Acute Pulmonary Oedema (APO) Pathophysiology
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The aim of this paper is to reflect upon the pathophysiology of the acute pulmonary oedema (Apo) and its relation to the patient’s existing condition of chronic renal failure (CRF). The physical assessment of the patients will be discussed accordingly that underpins the presenting symptoms. CKR has four stages from mild damage to the end-stage kidney failure but none of them have been mentioned in the scenario. However, with the interpretation from the serum blood test and presenting signs and symptoms, this will be made clearer later in this paper. Although, there is no cardiac history, this paper will focus more on the cardiogenic Apo as linking renal, cardiovascular and respiratory systems together. In this case scenario, Mr Mario has a history of CRF resulting in acid-base, fluid and electrolyte imbalances which will be discussed in this paper as well (McCance et al 2007, pp.1330). The rhythm strip provided will be assessed and the abnormalities in the electrocardiogram (ECG) will be identified. This will be further discussed linking the ECG with the presenting clinical manifestations. Furthermore, the holistic approach to the patient’s nursing care plan will be delivered with the associated rationales following the conclusion in this paper.
McCance et al (2007, pp.1279) state that the abnormalities in hydrostatic pressure, capillary oncotic pressures, capillary permeability and the lymphatic drainage are the causes of acute Apo. However, on the basis of the case study, we will be focused on the chronic renal failure as being the primary cause of APO. Likewise, Himmelfarb & Mohomed (2010) believe that the patients with CKF will eventually develop cardiovascular diseases and the risk of developing cardiovascular complications begins with the early stages of CKR.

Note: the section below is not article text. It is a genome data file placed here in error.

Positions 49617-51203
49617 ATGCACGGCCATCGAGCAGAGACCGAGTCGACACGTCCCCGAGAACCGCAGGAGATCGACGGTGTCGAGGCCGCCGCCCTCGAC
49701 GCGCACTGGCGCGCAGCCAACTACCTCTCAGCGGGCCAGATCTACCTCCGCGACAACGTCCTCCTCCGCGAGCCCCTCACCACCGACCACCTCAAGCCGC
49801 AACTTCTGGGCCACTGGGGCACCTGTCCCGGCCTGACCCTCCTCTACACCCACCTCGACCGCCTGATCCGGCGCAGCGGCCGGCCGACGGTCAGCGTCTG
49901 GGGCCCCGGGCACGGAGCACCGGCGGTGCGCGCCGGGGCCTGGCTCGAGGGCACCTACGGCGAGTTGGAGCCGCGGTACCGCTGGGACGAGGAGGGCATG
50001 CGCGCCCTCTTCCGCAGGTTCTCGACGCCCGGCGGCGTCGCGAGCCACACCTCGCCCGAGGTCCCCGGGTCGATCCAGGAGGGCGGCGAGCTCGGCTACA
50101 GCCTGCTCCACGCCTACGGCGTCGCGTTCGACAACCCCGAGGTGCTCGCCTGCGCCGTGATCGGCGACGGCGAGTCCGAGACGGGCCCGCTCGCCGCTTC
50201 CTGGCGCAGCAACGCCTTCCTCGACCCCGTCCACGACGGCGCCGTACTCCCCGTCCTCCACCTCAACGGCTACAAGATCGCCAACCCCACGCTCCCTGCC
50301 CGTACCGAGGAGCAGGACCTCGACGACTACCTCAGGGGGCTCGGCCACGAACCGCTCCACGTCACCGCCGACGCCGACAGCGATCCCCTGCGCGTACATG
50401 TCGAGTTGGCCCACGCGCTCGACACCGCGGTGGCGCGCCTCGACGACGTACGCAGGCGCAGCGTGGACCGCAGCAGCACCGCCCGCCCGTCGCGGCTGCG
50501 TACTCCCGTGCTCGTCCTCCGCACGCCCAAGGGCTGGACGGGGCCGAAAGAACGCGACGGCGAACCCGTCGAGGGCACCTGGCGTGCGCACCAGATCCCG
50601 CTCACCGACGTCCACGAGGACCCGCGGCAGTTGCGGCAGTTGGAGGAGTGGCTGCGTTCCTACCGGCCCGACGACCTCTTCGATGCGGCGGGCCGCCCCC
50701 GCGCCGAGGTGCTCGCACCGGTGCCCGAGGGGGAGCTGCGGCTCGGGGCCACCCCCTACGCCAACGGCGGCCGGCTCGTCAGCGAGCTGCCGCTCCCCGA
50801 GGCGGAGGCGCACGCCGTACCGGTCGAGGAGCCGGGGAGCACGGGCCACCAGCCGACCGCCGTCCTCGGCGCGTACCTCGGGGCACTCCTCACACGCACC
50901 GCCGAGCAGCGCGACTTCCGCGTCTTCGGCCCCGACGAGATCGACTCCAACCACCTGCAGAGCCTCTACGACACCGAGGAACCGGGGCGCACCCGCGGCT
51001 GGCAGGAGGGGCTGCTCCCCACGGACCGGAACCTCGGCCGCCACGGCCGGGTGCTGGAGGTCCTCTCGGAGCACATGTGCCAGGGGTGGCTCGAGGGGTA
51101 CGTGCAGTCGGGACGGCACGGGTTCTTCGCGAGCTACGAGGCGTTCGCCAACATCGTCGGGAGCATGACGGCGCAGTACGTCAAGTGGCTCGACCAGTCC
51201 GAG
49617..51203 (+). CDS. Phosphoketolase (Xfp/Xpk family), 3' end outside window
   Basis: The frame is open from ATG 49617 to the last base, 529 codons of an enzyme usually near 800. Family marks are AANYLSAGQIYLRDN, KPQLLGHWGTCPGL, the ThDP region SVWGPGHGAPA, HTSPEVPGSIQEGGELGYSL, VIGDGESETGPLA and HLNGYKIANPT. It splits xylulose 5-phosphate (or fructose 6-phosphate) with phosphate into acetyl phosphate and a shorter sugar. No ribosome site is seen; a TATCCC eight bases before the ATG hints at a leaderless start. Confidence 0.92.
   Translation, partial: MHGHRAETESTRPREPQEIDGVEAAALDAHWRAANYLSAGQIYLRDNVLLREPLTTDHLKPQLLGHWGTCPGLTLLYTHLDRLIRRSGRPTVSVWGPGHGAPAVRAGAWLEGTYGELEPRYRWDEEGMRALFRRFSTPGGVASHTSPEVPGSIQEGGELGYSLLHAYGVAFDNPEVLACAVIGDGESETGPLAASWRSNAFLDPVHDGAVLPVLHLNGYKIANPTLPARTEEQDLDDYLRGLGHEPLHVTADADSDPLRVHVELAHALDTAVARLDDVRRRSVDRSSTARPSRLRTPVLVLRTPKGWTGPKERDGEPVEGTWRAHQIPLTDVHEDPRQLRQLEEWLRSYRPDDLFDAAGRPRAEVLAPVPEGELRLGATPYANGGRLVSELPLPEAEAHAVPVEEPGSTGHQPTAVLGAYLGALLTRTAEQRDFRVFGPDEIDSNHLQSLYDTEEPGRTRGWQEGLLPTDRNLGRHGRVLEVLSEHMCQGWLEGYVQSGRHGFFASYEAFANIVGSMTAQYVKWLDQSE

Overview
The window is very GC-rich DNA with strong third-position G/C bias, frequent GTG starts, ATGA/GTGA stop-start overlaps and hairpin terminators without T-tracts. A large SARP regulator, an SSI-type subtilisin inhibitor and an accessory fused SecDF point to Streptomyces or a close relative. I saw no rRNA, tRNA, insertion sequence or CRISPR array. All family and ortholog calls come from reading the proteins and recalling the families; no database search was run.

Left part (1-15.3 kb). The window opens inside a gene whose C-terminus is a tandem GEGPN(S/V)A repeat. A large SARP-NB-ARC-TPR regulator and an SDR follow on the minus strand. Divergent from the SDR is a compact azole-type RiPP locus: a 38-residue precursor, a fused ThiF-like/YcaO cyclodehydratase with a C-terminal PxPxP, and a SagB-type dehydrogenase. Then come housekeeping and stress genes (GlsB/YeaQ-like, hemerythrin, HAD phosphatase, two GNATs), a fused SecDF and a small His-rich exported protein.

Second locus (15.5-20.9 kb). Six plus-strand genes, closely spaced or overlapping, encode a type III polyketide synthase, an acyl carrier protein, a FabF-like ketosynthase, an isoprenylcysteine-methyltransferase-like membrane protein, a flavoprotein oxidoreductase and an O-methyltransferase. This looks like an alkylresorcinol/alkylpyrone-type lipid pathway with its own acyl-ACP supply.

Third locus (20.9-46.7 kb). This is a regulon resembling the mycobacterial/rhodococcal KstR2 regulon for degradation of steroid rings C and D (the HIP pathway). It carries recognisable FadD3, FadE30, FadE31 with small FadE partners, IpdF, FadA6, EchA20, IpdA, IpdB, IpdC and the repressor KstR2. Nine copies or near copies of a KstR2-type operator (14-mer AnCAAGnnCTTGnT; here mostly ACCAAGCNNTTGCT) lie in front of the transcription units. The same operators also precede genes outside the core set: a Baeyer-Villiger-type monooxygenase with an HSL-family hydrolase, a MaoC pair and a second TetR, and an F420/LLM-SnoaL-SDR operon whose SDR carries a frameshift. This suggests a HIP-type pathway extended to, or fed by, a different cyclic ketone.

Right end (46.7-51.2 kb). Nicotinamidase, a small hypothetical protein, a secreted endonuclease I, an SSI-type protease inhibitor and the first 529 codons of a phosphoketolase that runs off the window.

Chronic renal failure (CRF) is the progressive and irreversible loss of renal functions over the period of time and developing complications as manifested in the case study. However, the symptoms occurs when the significant damage to the nephrons (90%) have occurred which indicates the later stages of the CRF.
Accordingly, the nephrons fail to filter waste products such as creatinine and urea from the blood (Lewis, R. 2013 pp.31). Ultimately, the kidney loses its function to regulate sodium and water balance leading to the increased extracellular fluid volume, reduced excretion and oedema (Headley & wall, 2007, pp.19). Nonetheless, the ability to excrete sodium and water differs from one patient to the next and some patients can either develops hypervolemia or hypovolemia as the result. Supporting this, Phipp (2007, pp.1016) suggests, the patients can have oliguria or anuria and hypervolemia due to the disordered fluid and electrolyte balance.
At early stages, as the result of adaptive mechanism, hyperfiltration and hyperpermeabilty leads to proteinuria. This contributes to the tubular injury by accumulating proteins in the tubules and activates the process of inflammation, fibrosis and scarring. Furthermore, this activates the angiotensin II that further increases the glomerular hypertension and ultimately, systemic hypertension which is the major risk factor of cardiovascular disease (McCance et. al, 2007, pp.1392). Zachariah, D., Kalra, P., & Kalra, P. (2009 pp.5) explain that angiotensin II has direct effect on heart promoting left ventricular hypertrophy (LVH). The authors further discusses as LVH is an initially adaptative, however, in long term, diastolic dysfunction occurs as the result of myocytes deaths and left ventricular conductions abnormalities.